- [Show abstract] [Hide abstract]
ABSTRACT: c1 Dr SN Sturgiss, Department of Fetal Medicine, Leazes Wing, Royal Victoria Infirmary, Newcastle upon Tyne NE1 4LP, UKFetal and Maternal Medicine Review 10/1995; 7(04):235 - 249.
- Advances in Pediatrics 08/2014; 61(1):33–74.
BRITISH MEDICAL JOURNAL
27 OCTOBER 1973
on its care of a child with a hopeless prognosis as on its suc-
cess with the survivors.
The feasibility and desirability of treatment of a grossly
handicapped infant, especially in the neonatal period, is one of
the most difficult decisions in paediatrics. Many factors are
involved and the varying attitudes of individual surgeons and
physicians and the pressures from parents accentuate the diffi-
culties. For centuries the mainstream of medical opinion has
abhorred the extremes and has trod the middle path. This
was expressed in classical form by the nineteenth century
English poet Arthur Clough (1819-61):
Thou shalt not kill; but need'st not strive
Officiously to keep alive.
This attitude has been re-enforced by a letter written by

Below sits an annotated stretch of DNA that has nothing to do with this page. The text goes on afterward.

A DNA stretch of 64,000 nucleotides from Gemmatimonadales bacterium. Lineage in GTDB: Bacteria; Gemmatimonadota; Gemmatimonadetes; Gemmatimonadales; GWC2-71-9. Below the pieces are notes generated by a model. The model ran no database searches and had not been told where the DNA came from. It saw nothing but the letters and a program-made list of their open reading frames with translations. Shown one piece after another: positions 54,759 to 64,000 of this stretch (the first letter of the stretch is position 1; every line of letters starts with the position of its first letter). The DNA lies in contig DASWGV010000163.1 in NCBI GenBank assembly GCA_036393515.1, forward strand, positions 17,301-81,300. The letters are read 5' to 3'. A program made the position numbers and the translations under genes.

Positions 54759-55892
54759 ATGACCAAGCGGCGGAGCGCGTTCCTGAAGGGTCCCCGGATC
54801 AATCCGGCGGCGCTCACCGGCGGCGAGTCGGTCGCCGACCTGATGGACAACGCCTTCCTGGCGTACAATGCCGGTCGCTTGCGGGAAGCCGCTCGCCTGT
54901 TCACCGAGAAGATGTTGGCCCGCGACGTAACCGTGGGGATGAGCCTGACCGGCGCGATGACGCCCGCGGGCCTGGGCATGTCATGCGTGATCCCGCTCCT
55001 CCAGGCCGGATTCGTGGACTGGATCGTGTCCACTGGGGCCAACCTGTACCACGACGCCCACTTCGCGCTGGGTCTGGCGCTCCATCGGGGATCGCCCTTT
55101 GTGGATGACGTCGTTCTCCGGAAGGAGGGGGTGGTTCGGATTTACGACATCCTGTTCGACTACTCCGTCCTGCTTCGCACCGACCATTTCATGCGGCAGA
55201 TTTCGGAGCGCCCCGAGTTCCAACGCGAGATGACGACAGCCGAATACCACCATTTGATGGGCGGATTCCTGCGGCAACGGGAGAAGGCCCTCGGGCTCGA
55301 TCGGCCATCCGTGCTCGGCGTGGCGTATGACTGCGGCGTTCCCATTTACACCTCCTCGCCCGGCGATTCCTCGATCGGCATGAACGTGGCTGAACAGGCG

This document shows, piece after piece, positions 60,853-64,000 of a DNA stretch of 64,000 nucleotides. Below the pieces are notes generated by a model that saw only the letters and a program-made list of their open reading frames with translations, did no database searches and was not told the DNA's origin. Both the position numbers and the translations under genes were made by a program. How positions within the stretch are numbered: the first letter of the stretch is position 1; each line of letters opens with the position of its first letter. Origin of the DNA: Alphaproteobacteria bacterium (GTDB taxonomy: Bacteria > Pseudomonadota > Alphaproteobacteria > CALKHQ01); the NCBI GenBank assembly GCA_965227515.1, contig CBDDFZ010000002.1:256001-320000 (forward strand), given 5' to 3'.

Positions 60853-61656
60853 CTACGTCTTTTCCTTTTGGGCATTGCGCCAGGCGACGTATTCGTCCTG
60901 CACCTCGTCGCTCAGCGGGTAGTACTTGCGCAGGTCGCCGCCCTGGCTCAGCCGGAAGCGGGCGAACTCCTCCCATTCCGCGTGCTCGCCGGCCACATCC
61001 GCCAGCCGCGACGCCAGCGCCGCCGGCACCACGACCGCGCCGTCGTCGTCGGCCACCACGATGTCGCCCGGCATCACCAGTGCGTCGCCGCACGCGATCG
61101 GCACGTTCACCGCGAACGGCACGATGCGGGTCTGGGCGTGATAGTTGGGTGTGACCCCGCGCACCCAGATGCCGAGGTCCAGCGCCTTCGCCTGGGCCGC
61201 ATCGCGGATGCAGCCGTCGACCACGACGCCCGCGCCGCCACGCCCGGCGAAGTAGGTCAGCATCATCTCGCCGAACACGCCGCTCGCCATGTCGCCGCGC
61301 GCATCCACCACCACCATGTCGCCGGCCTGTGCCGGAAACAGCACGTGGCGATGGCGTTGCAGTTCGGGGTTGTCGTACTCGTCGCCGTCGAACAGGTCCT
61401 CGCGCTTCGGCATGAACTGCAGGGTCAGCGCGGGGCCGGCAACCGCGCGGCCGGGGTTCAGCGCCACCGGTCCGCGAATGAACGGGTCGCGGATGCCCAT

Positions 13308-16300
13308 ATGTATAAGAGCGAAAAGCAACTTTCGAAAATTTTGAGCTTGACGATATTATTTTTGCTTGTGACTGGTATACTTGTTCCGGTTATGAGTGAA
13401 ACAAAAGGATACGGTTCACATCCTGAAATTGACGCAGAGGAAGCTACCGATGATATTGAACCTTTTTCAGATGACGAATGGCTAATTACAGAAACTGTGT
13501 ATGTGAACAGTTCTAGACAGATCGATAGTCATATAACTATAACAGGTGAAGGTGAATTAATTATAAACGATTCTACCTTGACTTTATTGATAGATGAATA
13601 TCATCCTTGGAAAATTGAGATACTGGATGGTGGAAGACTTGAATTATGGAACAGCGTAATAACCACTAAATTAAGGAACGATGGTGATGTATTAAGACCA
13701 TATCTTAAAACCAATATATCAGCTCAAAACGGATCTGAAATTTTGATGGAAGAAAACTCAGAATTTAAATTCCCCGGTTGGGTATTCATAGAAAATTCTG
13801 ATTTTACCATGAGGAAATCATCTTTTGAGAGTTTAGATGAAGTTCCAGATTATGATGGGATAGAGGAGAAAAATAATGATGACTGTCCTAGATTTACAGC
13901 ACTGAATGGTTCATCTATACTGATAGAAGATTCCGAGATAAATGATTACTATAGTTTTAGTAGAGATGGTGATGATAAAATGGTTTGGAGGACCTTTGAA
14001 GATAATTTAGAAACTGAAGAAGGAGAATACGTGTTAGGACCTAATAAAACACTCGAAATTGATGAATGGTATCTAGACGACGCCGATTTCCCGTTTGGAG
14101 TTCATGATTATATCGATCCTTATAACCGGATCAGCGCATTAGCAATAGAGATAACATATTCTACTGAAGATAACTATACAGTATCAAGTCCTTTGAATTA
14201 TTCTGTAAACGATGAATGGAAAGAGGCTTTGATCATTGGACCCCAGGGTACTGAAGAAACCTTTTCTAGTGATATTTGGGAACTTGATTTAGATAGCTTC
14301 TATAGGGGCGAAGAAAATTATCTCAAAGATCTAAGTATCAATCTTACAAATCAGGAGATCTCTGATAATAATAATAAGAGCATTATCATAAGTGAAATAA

Cardinal Jean Villot (1970), Vatican Secretary of State, to the
Federationof Catholic Medical Associations.
After stressing the sacred character of life that forbids a doc-
tor to kill and that imposes on him the duty to use all the
resources of his profession to fight against death, the Cardinal
writes: "But for all that, a medical man does not have to
There will always be differences of opinion between in-
dividual physicians and surgeons whether in a particular child
active treatment is justified or not, but we believe that com-
plete rejection and complete acceptance for treatment in spina
bifida are both untenable-the former denies active treatment
where the prognosis and the results of treatment are good
and gives the survivors less than an optimum future; the latter